An early diagnosis can allow a person with memory loss to be involved in making plans for their future.  Specifically, decisions about treatment and medical care, financial and legal matters, and future living arrangements can. This can be a great relief to caregivers and family members.  In addition, all parties can develop support networks to help through the difficult transition.divider2.pngThis Valentine’s Day Make Your Loved One Feel Special!
With Valentine’s Day just around the corner, here’s a list of gift suggestions that may have an added value for our loved ones with memory loss and their caregivers:

Personalized Cards – these can be store bought, such as the ones with audio messages, or homemade, by adding a picture of yourself or a picture of yourself and your Valentine as an added touch.

The Gift of Assistance – self-made coupons for cleaning the house, preparing a meal, shoveling the driveway, or respite time.

Salon or Spa Certificate
– take time for yourself and your Valentine to get pampered.  Start by looking locally on Groupon.com where there are usually deals ‘for two,’ making it affordable.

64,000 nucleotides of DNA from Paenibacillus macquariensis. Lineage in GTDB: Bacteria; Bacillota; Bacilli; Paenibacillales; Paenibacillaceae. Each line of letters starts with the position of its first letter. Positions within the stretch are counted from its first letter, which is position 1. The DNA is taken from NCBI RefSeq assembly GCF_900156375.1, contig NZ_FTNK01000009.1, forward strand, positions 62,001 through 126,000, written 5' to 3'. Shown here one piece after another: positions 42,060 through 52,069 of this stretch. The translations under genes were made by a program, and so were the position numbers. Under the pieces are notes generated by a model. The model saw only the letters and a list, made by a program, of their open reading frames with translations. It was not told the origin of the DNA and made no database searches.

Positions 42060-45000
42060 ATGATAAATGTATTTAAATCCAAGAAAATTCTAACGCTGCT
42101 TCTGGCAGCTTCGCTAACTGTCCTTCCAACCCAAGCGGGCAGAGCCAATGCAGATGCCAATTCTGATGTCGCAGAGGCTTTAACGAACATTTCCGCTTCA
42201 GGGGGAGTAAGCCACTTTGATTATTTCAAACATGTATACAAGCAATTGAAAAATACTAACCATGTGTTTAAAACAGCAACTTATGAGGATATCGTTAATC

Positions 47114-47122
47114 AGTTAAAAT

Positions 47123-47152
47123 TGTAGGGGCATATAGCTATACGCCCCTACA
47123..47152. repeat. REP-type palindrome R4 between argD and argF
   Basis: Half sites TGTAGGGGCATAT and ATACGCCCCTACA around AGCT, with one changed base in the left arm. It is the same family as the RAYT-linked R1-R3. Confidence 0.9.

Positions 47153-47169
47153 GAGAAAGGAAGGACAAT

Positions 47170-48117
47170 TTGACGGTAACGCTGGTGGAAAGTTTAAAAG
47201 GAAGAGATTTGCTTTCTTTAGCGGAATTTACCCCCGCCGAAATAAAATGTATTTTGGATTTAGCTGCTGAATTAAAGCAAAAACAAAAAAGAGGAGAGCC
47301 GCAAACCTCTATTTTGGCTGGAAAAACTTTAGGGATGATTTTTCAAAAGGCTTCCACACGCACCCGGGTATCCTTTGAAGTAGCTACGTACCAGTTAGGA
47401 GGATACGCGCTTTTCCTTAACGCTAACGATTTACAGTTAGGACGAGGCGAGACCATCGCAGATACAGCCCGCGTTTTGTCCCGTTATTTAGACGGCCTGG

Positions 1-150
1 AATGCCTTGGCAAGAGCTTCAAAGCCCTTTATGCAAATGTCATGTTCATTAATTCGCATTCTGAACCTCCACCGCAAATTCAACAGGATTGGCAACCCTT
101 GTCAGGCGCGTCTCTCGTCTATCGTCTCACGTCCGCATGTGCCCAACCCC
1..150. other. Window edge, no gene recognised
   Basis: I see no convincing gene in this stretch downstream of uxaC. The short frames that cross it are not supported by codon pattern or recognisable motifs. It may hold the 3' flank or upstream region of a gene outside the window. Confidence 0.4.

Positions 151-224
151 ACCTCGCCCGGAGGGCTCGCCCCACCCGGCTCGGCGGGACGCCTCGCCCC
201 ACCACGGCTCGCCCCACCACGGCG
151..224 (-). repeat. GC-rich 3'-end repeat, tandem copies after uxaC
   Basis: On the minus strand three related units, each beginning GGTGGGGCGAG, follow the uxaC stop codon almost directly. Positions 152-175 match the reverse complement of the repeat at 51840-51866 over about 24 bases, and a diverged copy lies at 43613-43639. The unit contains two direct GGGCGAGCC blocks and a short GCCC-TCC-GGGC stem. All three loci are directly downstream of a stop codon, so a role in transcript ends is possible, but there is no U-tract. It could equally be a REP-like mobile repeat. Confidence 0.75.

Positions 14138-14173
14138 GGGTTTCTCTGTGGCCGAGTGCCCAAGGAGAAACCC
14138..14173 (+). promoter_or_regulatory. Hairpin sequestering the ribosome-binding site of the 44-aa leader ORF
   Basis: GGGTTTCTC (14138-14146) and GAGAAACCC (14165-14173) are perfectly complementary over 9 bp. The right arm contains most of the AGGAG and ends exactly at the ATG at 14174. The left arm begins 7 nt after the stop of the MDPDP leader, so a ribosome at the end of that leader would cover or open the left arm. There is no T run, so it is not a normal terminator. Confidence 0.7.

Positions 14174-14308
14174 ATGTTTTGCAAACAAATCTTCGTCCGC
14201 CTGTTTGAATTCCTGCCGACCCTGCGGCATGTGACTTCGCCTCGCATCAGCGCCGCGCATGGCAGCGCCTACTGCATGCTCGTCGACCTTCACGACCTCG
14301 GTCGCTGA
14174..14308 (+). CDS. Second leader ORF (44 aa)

Gift Certificates
– this can be a more personal option by picking places your Valentine loves to go. Consider getting a few inexpensive certificates that can make up an outing, i.e. lunch and a pedicure or car wash and ice cream.

‘You Call the Shots’ Day
– this is like a self-made coupon which might be the perfect gift.  Offer a day alone together, just you and your Valentine, to do what your Valentine wants with no distractions, i.e. phones, kids, etc.

A Gift for the Senses
– these include items such as a soft robe, scented lotion, plush throw blanket, a pair of gloves, a CD of relaxation music or their favorite tunes.  These items are especially good for later stages of Alzheimer’s when sensory stimulation is calming.

– take a picture with your Valentine and turn it into a canvas or a large print.  Another option is to get a collection of old photos of your loved one whether they are in them from childhood or pictures of their favorite places while growing up. (You can find older pictures from your local library as well.)
A Little Goes A Long Way